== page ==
You’re a baby shark, who eats to get bigger and evolve, ultimately to take down Scaly Pete, the fisherman who killed your mother. The waters you swim in are broken down into areas, with you starting in a swamp and moving through an industrial area, a nightlife filled city, the open sea, and so on. Each is opened up by completing tasks, such as munching a number of humans on a beach or destroying a fishing boat or culling some seals. Bigger water creatures attack you, and if you cause enough damage or eat enough people, the humans start to hunt you down.
There are RPG elements, as each thing you consume gives you certain “nutrients” which are spendable on upgrades such as gnashier teeth or a whippier tail. You also get different types of body part, such as bone or electric, for progressing. As well as this, you’ve 10 increasingly difficult hunters to coax out and eat as a sort of side story, and a number of Tony Hawk style floating objects to collect or Assassin’s Creedy hidden chests to smash open.
As for why I tired of the repetition before getting back into it and having a whale (a sperm whale, actually – I ate a few) of a time – perhaps I just switched off a bit of my brain and embraced the simplicity? There’s not much depth (except in the open sea, ho ho), and it’s not very hard (although I had a couple of hurdles that required levelling up a bit), nor is it very long, but don’t go in expecting Skyrim with Sharks and you’ll probably enjoy it too.
Maquette is a very clever idea married with a nice story but neither has much to do with the other. It’s basic premise is that you’re in a world and in that world is a miniature representation of the same world, and at the same time the world you’re in is a small version of a larger world. It’s turtles all the way down.
But they’re not just models – items that exist in one sized world also exist in the other sizes, and you can pick them up and move them from, say, the smaller world to the “normal” world, and then they become tiny in the small world. Or vice-versa to make them big. Puzzles revolve around this, with you needing to make keys for doors bigger or smaller, or place items on the other side of the small walls so they’re there in the larger world where the wall is too big to jump over.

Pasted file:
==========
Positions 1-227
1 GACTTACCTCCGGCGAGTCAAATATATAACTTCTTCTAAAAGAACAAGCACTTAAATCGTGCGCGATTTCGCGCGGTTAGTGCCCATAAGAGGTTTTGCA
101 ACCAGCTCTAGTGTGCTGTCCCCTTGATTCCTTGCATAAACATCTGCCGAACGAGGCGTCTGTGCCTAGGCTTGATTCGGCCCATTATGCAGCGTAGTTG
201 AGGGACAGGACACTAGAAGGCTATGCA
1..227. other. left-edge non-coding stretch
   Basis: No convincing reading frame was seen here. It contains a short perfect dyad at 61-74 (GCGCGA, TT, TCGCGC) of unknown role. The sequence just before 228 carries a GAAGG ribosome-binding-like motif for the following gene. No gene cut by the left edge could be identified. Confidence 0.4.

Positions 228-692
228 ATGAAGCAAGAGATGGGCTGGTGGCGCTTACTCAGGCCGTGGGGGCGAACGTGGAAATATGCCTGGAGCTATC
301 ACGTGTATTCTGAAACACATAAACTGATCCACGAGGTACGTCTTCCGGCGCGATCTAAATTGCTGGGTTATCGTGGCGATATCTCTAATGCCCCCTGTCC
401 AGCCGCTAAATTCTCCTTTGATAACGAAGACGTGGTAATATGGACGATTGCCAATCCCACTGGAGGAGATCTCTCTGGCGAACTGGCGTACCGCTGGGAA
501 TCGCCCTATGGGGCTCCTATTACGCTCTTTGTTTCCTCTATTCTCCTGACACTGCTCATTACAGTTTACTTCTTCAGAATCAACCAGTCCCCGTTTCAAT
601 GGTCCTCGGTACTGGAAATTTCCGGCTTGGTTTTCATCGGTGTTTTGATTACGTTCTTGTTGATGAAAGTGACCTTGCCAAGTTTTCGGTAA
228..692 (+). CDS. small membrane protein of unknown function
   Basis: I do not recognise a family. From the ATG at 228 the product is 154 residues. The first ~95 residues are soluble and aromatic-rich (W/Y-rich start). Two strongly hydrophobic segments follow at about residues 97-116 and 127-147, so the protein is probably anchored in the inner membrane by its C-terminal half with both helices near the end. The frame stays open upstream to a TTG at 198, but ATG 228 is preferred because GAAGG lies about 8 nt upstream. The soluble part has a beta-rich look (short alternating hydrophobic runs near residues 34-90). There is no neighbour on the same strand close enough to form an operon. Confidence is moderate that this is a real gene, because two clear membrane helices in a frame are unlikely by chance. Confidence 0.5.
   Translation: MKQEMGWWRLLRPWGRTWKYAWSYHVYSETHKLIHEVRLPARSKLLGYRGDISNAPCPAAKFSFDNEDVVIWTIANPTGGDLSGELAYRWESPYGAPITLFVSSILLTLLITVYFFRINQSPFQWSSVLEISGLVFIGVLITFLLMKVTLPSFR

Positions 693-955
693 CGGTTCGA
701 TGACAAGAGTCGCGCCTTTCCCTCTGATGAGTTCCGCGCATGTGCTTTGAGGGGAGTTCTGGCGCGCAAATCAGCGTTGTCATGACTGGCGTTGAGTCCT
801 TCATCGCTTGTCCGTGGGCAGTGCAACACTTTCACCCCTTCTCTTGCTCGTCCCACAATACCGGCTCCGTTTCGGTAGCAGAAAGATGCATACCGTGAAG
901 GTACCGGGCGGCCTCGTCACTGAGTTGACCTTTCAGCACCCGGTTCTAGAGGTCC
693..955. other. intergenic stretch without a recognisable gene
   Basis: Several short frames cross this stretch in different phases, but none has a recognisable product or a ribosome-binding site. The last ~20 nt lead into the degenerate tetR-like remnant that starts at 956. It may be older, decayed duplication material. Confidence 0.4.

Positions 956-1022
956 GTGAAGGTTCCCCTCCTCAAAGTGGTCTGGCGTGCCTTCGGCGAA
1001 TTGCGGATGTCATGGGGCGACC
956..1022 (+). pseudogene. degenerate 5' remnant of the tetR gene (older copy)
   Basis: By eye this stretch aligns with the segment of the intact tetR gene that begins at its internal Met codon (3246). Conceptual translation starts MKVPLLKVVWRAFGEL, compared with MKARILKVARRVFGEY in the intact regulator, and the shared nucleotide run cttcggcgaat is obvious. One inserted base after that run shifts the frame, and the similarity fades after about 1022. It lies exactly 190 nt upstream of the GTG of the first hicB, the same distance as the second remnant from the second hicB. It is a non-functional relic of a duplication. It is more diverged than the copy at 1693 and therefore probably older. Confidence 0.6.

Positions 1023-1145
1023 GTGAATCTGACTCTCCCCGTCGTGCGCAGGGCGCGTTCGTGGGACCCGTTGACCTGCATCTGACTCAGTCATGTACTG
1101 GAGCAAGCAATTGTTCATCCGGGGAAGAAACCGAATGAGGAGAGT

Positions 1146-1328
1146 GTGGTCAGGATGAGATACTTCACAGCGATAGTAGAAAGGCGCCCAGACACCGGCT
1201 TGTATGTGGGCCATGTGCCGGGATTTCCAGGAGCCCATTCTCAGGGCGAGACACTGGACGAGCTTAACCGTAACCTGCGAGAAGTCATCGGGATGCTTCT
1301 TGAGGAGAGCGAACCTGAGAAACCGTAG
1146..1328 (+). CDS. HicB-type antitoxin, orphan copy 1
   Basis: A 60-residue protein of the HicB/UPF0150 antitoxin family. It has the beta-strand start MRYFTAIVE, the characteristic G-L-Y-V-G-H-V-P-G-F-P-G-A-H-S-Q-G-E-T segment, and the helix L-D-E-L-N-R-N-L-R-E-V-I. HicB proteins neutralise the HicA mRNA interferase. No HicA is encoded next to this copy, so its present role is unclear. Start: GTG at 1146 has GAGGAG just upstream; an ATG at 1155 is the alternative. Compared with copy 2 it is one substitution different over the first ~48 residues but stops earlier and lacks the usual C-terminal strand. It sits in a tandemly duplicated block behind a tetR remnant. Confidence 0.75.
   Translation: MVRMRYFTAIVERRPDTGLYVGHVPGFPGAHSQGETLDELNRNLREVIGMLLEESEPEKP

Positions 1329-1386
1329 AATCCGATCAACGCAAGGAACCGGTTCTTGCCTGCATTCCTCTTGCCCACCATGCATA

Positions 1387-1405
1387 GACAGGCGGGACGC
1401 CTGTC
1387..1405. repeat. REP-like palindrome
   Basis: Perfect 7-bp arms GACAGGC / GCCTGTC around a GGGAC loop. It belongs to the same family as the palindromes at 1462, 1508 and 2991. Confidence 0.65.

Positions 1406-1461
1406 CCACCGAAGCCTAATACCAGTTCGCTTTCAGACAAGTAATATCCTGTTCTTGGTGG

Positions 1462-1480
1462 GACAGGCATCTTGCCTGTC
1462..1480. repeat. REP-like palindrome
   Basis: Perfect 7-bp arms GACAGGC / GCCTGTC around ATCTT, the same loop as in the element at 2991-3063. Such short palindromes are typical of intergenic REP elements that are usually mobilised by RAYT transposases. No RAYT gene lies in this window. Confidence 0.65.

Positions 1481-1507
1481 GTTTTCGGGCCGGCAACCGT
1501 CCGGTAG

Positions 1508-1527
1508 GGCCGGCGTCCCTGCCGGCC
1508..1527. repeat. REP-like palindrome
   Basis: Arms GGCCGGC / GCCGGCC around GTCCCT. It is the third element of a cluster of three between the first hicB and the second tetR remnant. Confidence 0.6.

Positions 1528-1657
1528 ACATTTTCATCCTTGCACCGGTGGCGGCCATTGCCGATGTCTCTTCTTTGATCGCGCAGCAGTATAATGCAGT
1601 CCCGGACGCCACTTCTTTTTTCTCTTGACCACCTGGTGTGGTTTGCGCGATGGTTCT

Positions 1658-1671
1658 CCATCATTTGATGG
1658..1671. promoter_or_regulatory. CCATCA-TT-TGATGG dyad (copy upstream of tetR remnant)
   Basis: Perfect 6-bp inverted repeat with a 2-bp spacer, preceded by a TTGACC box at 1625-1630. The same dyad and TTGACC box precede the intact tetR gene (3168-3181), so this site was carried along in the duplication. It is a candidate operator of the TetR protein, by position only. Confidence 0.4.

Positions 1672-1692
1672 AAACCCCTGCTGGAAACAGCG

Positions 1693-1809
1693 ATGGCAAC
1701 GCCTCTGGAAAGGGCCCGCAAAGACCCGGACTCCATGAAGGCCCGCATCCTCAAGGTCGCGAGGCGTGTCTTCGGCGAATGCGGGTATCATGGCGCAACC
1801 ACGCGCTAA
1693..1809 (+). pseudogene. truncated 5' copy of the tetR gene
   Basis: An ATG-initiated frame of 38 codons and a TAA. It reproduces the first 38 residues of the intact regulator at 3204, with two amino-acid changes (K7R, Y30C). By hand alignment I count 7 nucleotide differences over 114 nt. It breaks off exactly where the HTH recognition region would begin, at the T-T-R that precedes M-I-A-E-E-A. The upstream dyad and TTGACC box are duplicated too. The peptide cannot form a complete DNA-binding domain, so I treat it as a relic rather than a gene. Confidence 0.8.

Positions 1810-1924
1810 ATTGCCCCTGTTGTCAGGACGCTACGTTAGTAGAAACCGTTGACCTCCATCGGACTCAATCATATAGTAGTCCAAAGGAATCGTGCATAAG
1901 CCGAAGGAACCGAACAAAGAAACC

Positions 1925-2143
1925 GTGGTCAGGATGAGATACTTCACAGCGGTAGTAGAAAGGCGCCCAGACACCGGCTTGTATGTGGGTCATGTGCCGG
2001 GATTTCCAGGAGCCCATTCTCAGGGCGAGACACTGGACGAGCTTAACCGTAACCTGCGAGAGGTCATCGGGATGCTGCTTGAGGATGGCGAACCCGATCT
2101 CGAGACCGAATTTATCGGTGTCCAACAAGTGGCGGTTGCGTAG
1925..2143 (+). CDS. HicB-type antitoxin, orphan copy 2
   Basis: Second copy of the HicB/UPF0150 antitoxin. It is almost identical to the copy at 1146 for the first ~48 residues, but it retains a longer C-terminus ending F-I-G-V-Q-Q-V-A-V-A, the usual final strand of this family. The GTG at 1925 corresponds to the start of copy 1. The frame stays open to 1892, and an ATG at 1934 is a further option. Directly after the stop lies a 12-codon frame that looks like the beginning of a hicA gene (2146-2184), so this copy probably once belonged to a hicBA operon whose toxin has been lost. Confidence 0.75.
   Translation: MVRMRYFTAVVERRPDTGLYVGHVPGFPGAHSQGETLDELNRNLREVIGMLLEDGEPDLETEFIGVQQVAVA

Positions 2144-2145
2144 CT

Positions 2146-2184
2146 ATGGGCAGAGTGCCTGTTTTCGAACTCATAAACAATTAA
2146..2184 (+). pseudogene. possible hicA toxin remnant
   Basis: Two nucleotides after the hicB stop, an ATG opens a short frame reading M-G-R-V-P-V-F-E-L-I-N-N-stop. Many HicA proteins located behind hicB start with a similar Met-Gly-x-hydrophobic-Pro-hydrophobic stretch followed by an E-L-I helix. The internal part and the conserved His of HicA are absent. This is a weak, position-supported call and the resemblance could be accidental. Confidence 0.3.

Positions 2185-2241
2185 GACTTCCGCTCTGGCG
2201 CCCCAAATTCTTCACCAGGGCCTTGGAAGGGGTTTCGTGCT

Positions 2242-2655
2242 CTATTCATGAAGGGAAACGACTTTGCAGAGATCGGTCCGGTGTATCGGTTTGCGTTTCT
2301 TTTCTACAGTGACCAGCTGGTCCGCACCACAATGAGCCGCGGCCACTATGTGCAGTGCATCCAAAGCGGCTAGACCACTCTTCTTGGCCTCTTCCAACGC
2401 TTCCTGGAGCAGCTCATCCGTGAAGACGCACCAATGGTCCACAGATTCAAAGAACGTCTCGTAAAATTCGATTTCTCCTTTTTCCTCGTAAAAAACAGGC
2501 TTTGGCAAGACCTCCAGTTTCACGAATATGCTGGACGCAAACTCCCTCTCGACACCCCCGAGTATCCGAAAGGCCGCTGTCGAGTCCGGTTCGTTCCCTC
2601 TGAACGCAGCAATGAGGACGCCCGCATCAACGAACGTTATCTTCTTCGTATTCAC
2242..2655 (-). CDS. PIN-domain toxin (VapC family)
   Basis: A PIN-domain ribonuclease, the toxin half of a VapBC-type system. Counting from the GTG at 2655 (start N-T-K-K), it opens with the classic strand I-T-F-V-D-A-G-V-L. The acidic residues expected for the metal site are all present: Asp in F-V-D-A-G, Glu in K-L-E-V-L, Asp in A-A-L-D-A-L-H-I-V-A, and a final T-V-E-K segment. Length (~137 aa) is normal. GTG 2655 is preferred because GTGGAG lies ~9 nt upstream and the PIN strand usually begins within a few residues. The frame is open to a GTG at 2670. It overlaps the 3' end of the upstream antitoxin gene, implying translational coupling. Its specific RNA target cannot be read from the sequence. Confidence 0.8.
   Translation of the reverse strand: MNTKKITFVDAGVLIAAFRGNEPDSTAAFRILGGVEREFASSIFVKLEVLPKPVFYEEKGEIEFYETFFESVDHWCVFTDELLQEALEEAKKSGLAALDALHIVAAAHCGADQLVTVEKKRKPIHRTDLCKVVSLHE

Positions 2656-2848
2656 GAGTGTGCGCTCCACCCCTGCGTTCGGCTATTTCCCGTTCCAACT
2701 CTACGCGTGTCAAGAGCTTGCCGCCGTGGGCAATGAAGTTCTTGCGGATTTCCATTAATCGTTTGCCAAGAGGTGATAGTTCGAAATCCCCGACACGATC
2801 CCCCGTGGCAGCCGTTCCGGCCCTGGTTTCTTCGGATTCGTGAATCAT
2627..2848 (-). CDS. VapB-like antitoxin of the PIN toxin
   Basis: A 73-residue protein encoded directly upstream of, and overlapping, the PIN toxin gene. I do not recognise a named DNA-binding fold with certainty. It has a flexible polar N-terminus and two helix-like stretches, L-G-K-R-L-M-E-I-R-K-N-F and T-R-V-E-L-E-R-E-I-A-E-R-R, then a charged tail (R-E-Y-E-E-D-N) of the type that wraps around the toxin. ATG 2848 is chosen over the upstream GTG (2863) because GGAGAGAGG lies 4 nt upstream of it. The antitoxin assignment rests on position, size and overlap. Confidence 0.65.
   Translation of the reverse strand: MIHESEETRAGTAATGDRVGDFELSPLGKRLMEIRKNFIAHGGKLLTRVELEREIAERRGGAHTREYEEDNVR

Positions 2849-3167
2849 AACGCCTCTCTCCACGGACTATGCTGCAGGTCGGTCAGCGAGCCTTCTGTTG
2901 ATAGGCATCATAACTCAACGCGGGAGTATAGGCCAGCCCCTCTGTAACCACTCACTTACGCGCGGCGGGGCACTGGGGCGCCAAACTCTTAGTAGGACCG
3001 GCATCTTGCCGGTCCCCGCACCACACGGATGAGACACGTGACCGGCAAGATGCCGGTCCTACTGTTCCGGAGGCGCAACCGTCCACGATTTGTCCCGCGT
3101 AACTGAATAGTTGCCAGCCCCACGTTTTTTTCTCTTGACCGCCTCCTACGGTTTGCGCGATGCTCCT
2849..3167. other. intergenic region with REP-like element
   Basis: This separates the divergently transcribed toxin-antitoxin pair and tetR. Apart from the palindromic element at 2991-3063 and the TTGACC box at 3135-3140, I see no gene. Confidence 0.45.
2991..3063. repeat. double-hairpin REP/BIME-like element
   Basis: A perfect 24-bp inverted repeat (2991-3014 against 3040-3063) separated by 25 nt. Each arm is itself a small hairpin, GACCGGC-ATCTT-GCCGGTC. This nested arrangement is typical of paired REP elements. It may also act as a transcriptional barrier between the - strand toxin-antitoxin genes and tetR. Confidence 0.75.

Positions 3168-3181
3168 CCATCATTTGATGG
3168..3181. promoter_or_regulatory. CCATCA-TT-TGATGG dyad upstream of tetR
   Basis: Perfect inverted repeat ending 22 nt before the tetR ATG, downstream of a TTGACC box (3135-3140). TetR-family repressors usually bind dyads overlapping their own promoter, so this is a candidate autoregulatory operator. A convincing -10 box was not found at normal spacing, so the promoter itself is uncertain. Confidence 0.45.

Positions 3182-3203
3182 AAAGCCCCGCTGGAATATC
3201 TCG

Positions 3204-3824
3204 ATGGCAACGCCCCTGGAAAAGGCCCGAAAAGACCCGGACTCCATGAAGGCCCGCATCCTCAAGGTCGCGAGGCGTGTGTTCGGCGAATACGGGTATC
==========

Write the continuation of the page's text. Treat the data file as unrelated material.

It’s very clever, but flawed. A number of times the physics thwarted me by bouncing an item out of reach. Or I fell through a floor that had no solidity. A later puzzle involves slotting Tetris-like shapes into a partly populated grid, but the controls and “snapping” of items made dropping them in exactly the right place incredibly frustrating.
The final chapter involves the you being able to move the domed structure you’re in (the maquette of the title, presumably) by moving a smaller version of it already inside it. While the brainknots this causes are impressive, it all seems a bit too much for the, uh, feeble PS5 as it carrying the dome around makes the game chug along with sometimes more than one frame per second. And it crashed twice, once taking a saved game with it – thankfully I had a “spare”. Not what I expected from The Most Powerful PlayStation.